Finland’s oldest public pool – swimsuits optional

In December 1967, a man named Harold Holt went for a swim in rough seas off the coast of Australia. He was never seen again. A tragedy for any family, his disappearance also put the country in an awkward position – because Harold was the Prime Minister of Australia at the time.

Australian PM Harold Holt, 1967 National Archives of Australia

Australian PM Harold Holt, 1967 National Archives of Australia

A huge search failed to find his body and conspiracy theories floated to the surface, including speculation that he had been picked up by a Chinese submarine. The event has been described by one Australian comedian as ‘the swim that needs no towel.’

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Yrjönkatu uimihalli Photo credit: Mari Herrala for Cafe Yrjo

I was reminded of this recently when invited by Verena to join her and two American guests for a swim that needs not only no towel but also no swimsuit. Helsinki’s Yrjönkadun uimahalli (swimming hall) opened in 1928 and while swimsuits have been allowed since 2001 they are still optional.

This is Finland’s oldest public swimming pool and men and women swim on separate days.

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For our visit we paid a small fee and were given towels, a robe and a key before being shown upstairs to our cubicles. Each cubicle had a bed, a mirror and a lockable drawer – very clean and simple – like something out of a 1940s hospital.

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Where I recovered from smallpox in 1910 got changed

Dressed in our robes (no sash or belt provided) we headed downstairs for a compulsory shower before entering the pool. I chose to swim laps but water-jogging is popular, where you run in the water, suspended by a floatation belt.

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As I swam I noticed it was time for the changing of the lifeguard. The woman in her 50’s who had watched us from a raised chair was replaced by a young guy, in his early-30s. When it was time to get out I was relieved to see he was no longer at his station and took the opportunity to ascend from the pool –  only for him to appear that moment from behind a beam, right at the top of the ladder. All I could do was greet him with a smile because, honestly, that’s all I had on.

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Cubicle with a view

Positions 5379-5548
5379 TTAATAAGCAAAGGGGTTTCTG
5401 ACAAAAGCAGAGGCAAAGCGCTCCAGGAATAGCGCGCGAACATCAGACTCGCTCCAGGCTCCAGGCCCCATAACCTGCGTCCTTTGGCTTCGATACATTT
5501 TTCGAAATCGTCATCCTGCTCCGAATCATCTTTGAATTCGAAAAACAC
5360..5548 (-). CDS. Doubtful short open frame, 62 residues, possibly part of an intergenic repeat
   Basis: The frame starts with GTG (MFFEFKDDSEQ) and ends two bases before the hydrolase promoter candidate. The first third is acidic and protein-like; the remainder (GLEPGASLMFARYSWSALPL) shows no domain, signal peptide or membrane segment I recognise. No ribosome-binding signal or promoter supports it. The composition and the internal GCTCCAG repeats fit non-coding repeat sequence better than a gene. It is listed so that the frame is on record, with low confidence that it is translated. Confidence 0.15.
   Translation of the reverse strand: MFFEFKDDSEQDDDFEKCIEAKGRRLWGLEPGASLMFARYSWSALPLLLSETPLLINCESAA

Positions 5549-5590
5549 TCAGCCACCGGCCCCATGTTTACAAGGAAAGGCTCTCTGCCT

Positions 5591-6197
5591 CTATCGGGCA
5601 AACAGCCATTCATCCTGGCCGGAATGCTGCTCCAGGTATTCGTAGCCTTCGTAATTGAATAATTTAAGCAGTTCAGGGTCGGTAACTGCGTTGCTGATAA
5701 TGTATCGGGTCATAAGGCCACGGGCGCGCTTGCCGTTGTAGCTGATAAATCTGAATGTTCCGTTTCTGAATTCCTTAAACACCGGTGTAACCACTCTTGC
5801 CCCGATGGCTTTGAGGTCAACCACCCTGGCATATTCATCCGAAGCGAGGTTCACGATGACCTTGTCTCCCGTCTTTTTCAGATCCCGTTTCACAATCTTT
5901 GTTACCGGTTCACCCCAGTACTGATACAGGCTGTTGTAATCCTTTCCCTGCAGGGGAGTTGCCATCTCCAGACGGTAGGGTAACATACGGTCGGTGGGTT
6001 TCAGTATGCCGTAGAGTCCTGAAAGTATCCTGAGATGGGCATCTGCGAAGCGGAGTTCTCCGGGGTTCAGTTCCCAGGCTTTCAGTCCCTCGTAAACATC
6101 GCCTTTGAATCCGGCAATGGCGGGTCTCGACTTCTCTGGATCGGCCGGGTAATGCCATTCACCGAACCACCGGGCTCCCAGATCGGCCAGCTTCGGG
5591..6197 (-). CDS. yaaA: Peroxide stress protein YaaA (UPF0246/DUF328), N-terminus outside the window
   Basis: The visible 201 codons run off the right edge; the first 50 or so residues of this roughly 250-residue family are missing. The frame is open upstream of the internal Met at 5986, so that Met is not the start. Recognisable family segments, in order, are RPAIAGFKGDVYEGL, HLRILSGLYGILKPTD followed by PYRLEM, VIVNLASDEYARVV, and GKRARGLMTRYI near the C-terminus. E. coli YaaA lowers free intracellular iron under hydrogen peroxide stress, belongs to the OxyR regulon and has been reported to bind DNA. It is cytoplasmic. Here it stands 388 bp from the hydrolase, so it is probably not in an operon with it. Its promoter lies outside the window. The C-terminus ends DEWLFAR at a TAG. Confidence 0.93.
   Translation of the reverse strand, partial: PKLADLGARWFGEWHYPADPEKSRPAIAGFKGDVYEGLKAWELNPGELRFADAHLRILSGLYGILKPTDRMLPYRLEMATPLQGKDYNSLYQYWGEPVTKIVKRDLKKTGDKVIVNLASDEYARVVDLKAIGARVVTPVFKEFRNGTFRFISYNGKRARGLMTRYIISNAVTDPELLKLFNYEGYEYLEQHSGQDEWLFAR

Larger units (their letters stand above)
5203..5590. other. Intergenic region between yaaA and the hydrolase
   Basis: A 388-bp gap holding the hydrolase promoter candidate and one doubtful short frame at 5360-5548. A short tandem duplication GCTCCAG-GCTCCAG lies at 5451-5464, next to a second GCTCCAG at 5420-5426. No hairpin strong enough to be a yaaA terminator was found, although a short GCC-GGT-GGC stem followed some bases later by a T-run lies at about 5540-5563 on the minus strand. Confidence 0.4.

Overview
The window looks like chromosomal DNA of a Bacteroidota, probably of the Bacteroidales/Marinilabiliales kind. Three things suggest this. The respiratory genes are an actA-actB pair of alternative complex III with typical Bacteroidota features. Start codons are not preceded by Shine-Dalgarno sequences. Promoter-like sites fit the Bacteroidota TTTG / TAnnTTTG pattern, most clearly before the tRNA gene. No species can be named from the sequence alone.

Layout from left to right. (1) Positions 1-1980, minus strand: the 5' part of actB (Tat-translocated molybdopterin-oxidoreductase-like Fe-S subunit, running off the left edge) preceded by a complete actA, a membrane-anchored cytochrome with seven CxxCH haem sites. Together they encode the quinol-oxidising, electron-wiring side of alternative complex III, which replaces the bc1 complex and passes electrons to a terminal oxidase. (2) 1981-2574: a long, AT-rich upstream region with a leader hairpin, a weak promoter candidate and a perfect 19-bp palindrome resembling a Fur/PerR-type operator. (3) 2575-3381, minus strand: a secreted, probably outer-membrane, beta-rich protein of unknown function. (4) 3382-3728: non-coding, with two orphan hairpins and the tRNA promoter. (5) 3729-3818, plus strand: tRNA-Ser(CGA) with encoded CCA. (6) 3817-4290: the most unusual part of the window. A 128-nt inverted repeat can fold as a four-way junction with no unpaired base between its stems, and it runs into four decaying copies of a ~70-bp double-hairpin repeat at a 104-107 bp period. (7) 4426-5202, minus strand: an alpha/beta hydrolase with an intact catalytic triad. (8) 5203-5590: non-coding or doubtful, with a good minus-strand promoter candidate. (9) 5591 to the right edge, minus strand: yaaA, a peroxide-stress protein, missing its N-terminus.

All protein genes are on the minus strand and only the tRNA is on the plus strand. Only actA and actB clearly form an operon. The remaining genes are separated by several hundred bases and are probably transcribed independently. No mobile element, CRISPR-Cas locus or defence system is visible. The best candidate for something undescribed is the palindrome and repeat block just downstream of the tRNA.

Now it was time for another shower and our first sauna. Our American friends had maintained their modesty until this stage but a sign on the sauna door showing a swimsuit with a big red cross through it made it clear this was a swimsuit-free zone. The sauna was around 80 degrees celsius (176 Fahrenheit) and as we entered we could hear a group of women outside singing Finnish folk songs.

After another shower we tried the steam sauna, which was so foggy we could hardly see a thing. It was an effort to find a space to sit without accidentally sitting on someone’s knee.

Photo credit: Mari Heralla for Cafe Yrjo

Photo credit: Mari Herrala for Cafe Yrjo

Time for another shower before heading upstairs to have a drink at one of the tables on the balcony. We each had some water and a glass of sparkling wine or beer before heading back to try the puu (wood) sauna.

This was by far my favourite – a large room with a big wood-fired oven with the door swung open, something that Hansel and Gretel would have nightmares about. The heat was strong but somehow softer than the other saunas and the roof was black with soot.

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Verena threw ladles of water on the fire to create heat and told us about sauna culture in her homeland of Austria. With New Zealand being quite conservative in its attitudes to public nudity (not encouraged) it’s always interesting to hear about how big a part of life sauna culture is. Verena commented that she’d much prefer to sauna with friends than alone, as it is a social experience to be shared.